Wednesday, October 27, 2021

More Cross Stitch Maps

 One of the talks I enjoyed at this month's North American Cartographic Information Society Conference was from Kara Prior, who uses maps to create cross stitch pattern designs - on sale on her Etsy shop.

She details the process in her talk - now available on YouTube. The idea is to take a map and make it as low resolution as possible while still conveying information. That way you see the individual squares. Here is a screen shot from the video illustrating this.

One of my favorites is the bedrock geology of Arizona. The colors really jump out - some of them look like they were taken from the state's flag.

She also has bathymetry and watersheds as well as several other, non-map patterns. The watersheds can be quite simple such as New Jersey,

or much more complicated.

I'll end with some bathymetry examples

Wednesday, October 20, 2021

Chosin Reservoir Medal of Honor Map

Last week I attended the North American Cartographic Information Society Conference in Oklahoma City-virtually. There are always many inspiring maps to see there and I will likely be highlighting a few over the next few months. Here is a map by cartographer Gene Thorp showing the recipients of the Medal of Honor at the Battle of Chosin Reservoir in the Korean War.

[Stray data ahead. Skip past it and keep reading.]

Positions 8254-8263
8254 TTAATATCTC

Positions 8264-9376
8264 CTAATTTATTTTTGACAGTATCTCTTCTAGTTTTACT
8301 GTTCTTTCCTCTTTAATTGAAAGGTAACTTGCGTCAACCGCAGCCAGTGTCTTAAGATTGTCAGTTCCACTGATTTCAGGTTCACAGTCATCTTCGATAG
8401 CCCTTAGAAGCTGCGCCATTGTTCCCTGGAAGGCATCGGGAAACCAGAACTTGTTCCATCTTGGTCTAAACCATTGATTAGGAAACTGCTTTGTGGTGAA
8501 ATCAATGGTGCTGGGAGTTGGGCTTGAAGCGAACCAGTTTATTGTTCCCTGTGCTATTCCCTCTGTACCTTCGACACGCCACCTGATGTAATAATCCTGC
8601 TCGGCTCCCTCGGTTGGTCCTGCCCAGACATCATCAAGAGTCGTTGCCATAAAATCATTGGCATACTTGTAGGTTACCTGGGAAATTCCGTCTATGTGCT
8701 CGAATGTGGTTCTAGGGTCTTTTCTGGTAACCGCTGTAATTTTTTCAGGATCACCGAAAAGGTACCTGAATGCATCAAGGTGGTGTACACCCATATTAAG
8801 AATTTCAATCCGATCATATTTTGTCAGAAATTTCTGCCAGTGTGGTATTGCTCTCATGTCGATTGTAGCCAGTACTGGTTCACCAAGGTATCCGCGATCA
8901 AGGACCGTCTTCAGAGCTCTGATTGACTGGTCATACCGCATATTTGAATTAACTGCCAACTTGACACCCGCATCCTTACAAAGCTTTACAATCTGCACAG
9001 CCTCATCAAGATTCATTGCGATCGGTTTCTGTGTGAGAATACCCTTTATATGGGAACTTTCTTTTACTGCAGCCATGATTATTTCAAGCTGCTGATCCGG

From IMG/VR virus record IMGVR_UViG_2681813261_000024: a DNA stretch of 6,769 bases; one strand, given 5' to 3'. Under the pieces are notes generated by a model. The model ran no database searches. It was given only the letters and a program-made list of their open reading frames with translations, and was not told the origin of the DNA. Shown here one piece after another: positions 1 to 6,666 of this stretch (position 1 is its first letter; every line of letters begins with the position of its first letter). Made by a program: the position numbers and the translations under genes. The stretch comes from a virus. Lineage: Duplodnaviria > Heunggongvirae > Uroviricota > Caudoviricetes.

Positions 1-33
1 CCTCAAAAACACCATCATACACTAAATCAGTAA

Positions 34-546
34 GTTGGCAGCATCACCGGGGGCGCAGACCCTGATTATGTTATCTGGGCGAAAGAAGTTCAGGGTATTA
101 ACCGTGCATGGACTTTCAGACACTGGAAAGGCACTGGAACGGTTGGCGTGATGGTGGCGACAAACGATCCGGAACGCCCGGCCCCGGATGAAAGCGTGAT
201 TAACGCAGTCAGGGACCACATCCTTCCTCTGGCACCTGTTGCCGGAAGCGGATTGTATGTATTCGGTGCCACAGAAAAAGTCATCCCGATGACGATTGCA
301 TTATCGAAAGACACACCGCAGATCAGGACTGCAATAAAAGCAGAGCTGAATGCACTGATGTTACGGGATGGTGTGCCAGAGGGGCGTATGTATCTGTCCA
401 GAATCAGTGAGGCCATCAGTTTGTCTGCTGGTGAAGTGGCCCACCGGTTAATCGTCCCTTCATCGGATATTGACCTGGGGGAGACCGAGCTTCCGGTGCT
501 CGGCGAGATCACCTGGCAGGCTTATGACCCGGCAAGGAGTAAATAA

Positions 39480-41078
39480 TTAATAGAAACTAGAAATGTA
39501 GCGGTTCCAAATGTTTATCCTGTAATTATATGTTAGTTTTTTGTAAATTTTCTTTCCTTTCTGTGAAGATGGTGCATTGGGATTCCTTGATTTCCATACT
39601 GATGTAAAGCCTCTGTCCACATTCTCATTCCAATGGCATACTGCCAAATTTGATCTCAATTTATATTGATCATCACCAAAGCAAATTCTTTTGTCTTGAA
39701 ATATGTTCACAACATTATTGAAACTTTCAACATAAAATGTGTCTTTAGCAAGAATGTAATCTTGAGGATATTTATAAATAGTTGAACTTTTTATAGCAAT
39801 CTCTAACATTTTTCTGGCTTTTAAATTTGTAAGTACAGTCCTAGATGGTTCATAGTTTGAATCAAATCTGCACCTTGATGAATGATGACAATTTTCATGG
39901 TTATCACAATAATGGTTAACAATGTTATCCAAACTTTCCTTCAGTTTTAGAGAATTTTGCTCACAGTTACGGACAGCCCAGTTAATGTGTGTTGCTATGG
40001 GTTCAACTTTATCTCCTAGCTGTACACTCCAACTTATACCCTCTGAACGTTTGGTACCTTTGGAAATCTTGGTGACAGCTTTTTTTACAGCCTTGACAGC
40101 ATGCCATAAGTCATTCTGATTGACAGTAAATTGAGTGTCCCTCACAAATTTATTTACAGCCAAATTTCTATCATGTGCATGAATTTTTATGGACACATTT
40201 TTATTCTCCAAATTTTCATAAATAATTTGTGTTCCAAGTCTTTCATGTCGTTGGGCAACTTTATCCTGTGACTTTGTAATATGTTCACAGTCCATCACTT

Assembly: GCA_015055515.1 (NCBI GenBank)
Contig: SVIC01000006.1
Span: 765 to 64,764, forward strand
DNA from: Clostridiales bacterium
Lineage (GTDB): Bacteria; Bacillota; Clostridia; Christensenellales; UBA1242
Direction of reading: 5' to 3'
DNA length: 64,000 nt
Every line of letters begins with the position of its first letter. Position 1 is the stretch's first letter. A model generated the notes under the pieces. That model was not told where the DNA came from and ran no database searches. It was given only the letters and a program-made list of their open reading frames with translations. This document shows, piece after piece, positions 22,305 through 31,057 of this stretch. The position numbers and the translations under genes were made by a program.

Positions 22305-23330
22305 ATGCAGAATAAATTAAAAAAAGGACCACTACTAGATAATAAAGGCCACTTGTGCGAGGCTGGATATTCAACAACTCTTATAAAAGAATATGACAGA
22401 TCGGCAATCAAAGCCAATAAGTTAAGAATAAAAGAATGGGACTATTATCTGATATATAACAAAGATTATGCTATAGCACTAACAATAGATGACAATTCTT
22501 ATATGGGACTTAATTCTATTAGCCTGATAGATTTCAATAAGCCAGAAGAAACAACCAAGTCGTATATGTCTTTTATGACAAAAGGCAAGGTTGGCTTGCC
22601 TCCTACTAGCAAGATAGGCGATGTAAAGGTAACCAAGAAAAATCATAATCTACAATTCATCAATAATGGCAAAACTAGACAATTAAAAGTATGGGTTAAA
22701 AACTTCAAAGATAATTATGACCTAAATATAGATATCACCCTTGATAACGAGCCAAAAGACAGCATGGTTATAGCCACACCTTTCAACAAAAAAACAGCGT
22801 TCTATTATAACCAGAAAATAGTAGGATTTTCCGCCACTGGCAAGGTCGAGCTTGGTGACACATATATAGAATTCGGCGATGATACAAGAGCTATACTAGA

The gold stars are the best available locations of the actions that thirteen service members were awarded for. The battle was a turning point in the early part of the Korean War when the Chinese entered the war and drove UN forces out of North Korea through treacherous frozen mountainous terrain. Thorp used terrain from Google Earth and shows a winter-time scene that does a good job of conveying the conditions. The map was exported to Adobe Photoshop and Illustrator where the annotation was created. 

This map is used by the National Medal of Honor Museum to visualize the extreme conditions these award recipients went through.

Wednesday, October 13, 2021

The Federal Republic of Central America

In September, 1821 Central America became independent from Spain. The newly formed nation, ruled from Guatemala, dissolved quickly as the countries were not able to unify and were absorbed by Mexico. After Mexico has its own political problems, the Republic of Central America was formed in 1823.

It only lasted until 1840 after Nicaragua, Honduras and Costa Rica separated and formed their own countries. Note that a large chunk of Nicaragua was part of Honduras at the time of this map. This area, the Mosquito (or Miskitu) Coast was part of a British protectorate, then was variously part of the two nations and now split between them. Here is a map of the area as an autonomous region.